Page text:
This state of facts, must abundantly prove the general sense of the loyal, free people of this Colony, to be permanently and unalterably fixed against Parliamentary imposts on America. For, to what other principle, can the non-importation agreement be attributed? Are men easily induced to shut up the main avenues to the support of themselves and their families? Must not the call to such a measure be the loudest, and most irresistible? Or can the trade of the capital of a large and populous country be essentially impeded by the virtue of a few? By no means, nothing less than the sense; nothing short of the determined resolution of a great majority could produce an event so important in its nature; an event which must unavoidably have sharpened the edge of a thousand wants.

But who can pretend that public virtue and public spirit were confined to this city, while the Journals of our Assembly so emphatically declare the sense of the whole Province? How small is the representation of this capital when compared to that of the rest of the Colony? And by what kind of reason or example can it be shown, that a prevalent interest in a representative body, can by a trifling minority, be induced to belie their constituents, and make them speak a language contrary to their sentiments? Again, what may we justly infer from the spirited declaration of our rights, on the 3lst of December, 1768, the resolve and vote of thanks of the 10th of April, 1769, in which the merchants of this city, were so highly, and so justly complimented for their disinterested and self-denying patriotism, manifested in the non-importation agreement? Surely nothing less than that the general voice of the people of all ranks, and in all quarters of the Colony, was raised in favour of liberty, and against Parliamentary impositions.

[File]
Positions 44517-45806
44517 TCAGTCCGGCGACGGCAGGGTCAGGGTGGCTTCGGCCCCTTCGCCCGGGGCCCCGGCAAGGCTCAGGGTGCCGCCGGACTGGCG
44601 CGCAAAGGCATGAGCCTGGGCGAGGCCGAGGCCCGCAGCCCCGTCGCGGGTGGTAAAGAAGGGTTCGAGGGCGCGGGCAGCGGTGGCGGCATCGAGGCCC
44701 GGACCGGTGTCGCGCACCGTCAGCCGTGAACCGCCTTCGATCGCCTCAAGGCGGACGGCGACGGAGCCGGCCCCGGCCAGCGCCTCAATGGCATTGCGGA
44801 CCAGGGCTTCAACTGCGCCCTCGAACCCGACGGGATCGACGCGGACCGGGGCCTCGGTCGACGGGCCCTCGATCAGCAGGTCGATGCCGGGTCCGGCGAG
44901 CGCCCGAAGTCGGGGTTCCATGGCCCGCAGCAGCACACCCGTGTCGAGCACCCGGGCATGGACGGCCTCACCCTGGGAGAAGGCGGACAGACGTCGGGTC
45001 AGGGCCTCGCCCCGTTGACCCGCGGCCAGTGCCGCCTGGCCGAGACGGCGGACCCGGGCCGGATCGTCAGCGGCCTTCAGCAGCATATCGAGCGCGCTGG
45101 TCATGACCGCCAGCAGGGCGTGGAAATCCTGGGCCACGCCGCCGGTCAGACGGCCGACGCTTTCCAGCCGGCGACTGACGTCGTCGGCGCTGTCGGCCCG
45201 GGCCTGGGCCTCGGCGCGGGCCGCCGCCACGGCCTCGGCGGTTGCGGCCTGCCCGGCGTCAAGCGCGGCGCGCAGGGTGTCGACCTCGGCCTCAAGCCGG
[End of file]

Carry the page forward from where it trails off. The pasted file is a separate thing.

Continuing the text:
The restriction of our original non-importation agreement, and its present subsistence, under that modification, is the clearest proof of our permanent resolution, that commerce and liberty shall keep pace with each other; and serves as a standing memorial, that we scorn to have more of the former, than is consistent with our due enjoyment of the latter? Had not the spies of Administration here been fully convinced that the pulse of freedom beat high in every vein; that the constitutional resolves of our representatives, on the most interesting points spoke the universal language of their constituents, could their information have produced the fruitless and merely verbal suspension of our internal power of legislation? By no means. This would have been an attempt to punish every individual for the transgressions of a few. It is therefore, to a demonstration evident, that the Genius of Liberty spreads her banner over the whole Colony.